Bay Staters for Natural Medicine, a grassroots community group with more than three thousand volunteers across New England, has worked with five city councils to pass measures decriminalizing psychedelic plants, including psilocybin mushrooms. Now that the group has decriminalized more municipalities than any other state, it has turned its focus to legalization of psychedelics state-wide. The coalition has filed eight bills, more than any other state, and the best of these are summarized below.
H1754 and S1009: An Act Relative to Plant Medicine
Filed this year by Representative Sabadosa and Senator Jehlen, two state lawmakers who helped champion cannabis legalization, this legislation will go further than any bill filed to date anywhere in the United States to end all criminal charges for possession, use, growing, and non-commercial sharing of nearly 100 grams of dried psilocybin mushrooms and standard amounts of DMT, ibogaine, and mescaline. This effectively legalizes home growing psychedelic plants, as this table summarizes.
The trajectory of this bill was recently updated with help from Republican State Representative Nick Boldyga, who filed an update that will also prevent any risk of delicensing by mental health professionals for these activities and protect parents potentially impacted by childhood custody laws.
This legislation represents a further reaching model of legalization than has been presented anywhere in the country. Leveraging money from the New Approaches PAC, funded by multistate cannabis companies and pharmaceutical companies, the states of Oregon and Colorado have “legalized” some forms of psilocybin treatment but do not allow people to grow their own nor use it at home. This “legalization” model created an appointed board to write thousands of rules and regulations around use, forbidding the way that psilocybin has been conventionally used in the United States: at home or in nature with a trusted friend of a person’s choosing.
In contrast, this Massachusetts legislation presents a model where residents can grow and share their own psilocybin mushrooms as nonprofits and businesses push for future legislation regulating facilitation in a way that services can be accessible and affordable to everyone in need. In Oregon, the costs of care at treatment centers will be in the thousands of dollars, as dozens of Oregon counties have moved to roll back this top-down medicalized version of psilocybin legalization.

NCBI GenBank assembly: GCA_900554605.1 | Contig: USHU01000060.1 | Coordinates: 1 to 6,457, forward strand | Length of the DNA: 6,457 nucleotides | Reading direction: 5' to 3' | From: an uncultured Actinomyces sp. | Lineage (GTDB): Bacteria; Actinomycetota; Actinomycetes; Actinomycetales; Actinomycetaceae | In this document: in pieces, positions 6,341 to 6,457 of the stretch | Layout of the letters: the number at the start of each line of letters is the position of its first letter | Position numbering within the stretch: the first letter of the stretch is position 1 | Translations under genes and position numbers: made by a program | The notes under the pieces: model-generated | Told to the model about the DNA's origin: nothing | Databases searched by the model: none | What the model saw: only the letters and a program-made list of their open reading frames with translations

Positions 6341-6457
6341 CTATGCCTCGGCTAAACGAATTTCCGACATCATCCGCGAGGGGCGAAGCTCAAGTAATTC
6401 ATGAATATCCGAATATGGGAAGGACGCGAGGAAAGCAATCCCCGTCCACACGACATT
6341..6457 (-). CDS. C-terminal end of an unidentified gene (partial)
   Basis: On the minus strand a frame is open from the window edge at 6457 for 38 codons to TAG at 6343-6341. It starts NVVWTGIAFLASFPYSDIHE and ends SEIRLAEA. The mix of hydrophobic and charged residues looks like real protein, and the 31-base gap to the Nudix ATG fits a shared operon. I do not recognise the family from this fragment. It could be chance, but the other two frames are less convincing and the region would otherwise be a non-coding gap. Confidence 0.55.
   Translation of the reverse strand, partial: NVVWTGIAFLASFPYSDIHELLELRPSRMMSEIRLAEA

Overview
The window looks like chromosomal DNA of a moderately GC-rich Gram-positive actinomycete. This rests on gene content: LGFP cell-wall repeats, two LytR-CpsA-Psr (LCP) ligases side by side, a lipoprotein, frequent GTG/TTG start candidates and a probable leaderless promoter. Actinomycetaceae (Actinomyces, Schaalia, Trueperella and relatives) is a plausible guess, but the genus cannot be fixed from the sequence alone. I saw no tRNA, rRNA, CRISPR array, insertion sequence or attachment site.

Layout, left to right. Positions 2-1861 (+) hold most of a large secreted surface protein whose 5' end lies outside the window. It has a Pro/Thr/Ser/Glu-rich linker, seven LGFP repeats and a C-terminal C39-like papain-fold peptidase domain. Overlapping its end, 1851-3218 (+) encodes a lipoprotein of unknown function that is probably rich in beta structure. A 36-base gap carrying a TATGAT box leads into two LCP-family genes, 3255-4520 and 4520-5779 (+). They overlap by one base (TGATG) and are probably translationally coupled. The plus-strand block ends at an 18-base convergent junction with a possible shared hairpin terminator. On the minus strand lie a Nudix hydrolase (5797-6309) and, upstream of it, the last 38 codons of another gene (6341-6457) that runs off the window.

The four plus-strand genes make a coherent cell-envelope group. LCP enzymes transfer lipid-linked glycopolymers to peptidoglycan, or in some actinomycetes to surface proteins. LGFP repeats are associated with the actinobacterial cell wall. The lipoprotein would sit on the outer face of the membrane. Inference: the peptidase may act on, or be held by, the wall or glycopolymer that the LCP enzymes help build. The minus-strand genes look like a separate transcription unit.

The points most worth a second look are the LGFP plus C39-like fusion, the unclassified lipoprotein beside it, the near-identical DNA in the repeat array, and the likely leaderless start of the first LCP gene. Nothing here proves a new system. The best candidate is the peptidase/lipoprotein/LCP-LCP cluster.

Notably, this legislation goes much further than California’s legislation, SB 58, which on property owned end criminal charges for “the possession, planting, cultivating, harvesting, or preparation” of psychedelic plants and fungi “on property owned or controlled by a person.” This means that renters, which represent about half of the population of California, could still face criminal prosecution or stressful police encounters if there is a disagreement with a roommate or landlord.
Massachusetts’ legislation also uses the age of 18, rather than 21, citing the need for young adults to use these substances in transparent and legal settings with intention. The prohibition of alcohol for adults aged 18 to 21 has created a culture of binge drinking and pregaming that leaves new college students more vulnerable to abuses and sexual assault at fraternities. “Young adults with neurological diseases and mental health challenges shouldn’t be criminalized for exploring this option. Criminalization is the opposite of education on safe use,” remarks Jamie Morey, a founding member of Parents for Plant Medicine, a Bay Staters Coalition partner.
H2137: An Act concerning the use of a prescription medicine that contains MDMA